The developers of TSX Broadway locked down a $1.1B construction loan last year.

Financing brokers said that earlier in the cycle, banks like JPMorgan Chase, Wells Fargo and Bank of China were all major players in the market. Now outfits like Mack Real Estate Credit, Square Mile Capital, Starwood, Deutsche Bank and Otéra Capital are stepping in. Plus, developers are continuing to move into the lending space. Silverstein Properties expanded into debt in 2018, and made its first transaction in a $240M mezzanine loan on a 1,000-foot-tall, ground-up mixed-use building. Slate Property Group also formed a lending arm last year, with a goal to offer $500M in its first year. “It’s hard to buy real estate in New York right now,” NKF’s Stolly said. “The perception is from a lot of these folks is that we are late cycle and that if they can invest strategically as a lender … if something should go wrong, they have the ability to step in and fix any problems. Not necessarily as being predatory, but they have expertise that a traditional construction lender doesn’t have.” Greystone Bassuk President Drew Fletcher said he wouldn’t be surprised if more developers establish lending arms this year, though he thinks it is now reaching a point of saturation. “If you look at the spread where capital is priced, where the nontraditional lenders are pricing their capital versus the banks — that spread has narrowed considerably,” he said. “There is an oversupply of capital. All of the same groups are competing for the same deals.” Fletcher is arranging $415M in debt for Douglaston Development’s planned 931-unit apartment tower at 601 West 29th St. near Hudson Yards, where construction is slated to begin in April.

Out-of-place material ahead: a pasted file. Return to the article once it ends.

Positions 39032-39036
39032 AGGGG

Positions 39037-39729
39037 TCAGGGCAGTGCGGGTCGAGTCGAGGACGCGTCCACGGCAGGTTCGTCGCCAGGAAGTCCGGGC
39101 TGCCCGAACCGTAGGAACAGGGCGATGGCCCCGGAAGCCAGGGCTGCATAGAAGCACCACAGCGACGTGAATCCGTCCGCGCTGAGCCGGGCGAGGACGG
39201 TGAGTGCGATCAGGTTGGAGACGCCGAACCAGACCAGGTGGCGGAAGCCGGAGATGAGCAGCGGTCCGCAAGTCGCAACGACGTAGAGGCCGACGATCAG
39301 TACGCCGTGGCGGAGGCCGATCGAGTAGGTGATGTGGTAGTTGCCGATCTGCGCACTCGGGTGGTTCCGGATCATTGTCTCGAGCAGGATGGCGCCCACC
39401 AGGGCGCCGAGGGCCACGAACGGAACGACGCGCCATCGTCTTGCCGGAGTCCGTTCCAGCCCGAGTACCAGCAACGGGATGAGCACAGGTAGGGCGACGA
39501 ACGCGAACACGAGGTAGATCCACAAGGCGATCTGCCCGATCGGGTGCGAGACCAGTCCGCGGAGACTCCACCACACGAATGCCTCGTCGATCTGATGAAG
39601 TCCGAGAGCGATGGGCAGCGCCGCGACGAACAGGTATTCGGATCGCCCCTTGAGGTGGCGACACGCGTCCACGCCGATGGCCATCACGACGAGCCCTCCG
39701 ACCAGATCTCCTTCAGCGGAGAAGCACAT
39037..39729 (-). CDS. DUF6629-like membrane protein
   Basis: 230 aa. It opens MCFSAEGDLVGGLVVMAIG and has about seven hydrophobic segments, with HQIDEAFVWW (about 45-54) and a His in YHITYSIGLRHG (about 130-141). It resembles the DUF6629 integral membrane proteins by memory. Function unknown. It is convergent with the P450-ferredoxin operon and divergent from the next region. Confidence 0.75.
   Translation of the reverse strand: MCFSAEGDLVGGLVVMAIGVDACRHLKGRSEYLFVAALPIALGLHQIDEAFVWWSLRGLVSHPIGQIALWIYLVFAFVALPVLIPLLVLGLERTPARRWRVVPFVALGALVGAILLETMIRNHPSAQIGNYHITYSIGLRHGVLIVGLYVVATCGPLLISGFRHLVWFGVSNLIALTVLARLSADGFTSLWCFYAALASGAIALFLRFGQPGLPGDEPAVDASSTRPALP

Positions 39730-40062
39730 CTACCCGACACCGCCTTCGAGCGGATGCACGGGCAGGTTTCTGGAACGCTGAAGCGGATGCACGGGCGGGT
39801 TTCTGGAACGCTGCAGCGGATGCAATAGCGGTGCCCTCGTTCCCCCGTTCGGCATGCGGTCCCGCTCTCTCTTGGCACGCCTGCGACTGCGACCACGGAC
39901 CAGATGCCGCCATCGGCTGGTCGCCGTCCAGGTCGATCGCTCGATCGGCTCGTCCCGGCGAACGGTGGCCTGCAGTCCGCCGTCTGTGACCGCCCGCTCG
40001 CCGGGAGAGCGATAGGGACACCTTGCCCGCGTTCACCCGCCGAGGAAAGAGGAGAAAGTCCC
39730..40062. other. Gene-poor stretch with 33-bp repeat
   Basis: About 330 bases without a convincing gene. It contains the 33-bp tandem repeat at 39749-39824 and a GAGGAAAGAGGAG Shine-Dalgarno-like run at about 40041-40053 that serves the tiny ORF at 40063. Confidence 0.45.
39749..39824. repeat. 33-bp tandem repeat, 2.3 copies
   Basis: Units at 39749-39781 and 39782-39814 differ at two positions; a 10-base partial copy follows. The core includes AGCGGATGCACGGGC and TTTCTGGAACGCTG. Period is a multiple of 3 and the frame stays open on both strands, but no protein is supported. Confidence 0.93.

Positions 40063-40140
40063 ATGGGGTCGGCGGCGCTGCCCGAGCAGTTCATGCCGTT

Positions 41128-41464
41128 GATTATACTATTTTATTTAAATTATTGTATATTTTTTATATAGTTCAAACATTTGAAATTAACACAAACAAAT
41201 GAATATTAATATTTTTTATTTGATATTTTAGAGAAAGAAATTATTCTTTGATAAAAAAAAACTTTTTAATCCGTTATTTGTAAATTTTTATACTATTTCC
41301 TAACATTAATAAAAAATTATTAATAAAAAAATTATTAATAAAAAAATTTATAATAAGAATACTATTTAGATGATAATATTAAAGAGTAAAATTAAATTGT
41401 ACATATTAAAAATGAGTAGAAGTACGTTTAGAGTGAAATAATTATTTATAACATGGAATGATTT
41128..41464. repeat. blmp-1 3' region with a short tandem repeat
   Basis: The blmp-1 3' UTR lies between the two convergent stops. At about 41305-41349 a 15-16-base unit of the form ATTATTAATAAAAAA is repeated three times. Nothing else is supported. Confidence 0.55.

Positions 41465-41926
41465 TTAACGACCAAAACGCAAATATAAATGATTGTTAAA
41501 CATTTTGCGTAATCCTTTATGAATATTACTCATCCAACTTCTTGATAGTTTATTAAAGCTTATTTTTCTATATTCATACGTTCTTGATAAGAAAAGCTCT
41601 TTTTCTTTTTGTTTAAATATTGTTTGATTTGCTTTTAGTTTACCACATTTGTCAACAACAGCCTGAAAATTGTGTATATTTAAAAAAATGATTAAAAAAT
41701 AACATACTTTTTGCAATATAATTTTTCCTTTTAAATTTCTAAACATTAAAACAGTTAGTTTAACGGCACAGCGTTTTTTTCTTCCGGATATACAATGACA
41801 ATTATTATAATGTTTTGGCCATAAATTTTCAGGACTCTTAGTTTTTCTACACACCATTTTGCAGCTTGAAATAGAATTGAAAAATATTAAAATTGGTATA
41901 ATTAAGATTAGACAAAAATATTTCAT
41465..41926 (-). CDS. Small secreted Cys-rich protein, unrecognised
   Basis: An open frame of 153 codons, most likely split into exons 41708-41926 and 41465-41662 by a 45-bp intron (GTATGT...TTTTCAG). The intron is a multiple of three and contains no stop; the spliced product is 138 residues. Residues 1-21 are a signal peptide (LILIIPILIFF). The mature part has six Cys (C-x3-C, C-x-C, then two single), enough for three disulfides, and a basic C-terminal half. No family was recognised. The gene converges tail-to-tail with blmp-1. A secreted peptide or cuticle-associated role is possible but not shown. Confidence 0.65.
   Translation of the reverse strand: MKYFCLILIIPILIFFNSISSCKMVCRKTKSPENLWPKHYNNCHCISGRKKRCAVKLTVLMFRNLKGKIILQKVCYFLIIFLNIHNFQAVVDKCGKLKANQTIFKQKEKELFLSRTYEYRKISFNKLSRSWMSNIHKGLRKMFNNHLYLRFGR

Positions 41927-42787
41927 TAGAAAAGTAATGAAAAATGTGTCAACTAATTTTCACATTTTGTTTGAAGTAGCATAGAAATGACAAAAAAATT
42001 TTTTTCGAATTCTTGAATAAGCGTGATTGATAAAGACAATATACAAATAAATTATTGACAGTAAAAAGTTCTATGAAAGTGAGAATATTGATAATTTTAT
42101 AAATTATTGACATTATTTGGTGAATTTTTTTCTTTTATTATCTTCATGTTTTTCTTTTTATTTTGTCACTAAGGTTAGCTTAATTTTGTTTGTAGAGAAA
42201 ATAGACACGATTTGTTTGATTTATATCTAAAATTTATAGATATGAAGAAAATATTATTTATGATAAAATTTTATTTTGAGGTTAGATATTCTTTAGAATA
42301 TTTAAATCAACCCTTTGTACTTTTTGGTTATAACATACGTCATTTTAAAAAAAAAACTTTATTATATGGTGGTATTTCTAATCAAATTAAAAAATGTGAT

He said that, while there has still been robust construction activity in the city over the last 18 to 24 months, there has been a drop in the amount of new financing originated. Though there is significant capital available, he said, the trifecta of the high cost of land, construction prices and rising interest rates is slowing ground-up construction across the market. “I think we are going to continue to see a trend in 2019 where the majority of the financing activity will be traditional bridge loans and permanent loans,” he said. “We are seeing that across the board. At the end of the day, it all comes back to what it costs to develop in New York City. Sellers have not reduced their prices, and we also haven’t seen a material drop in construction costs.”

The article was published on bisnow.com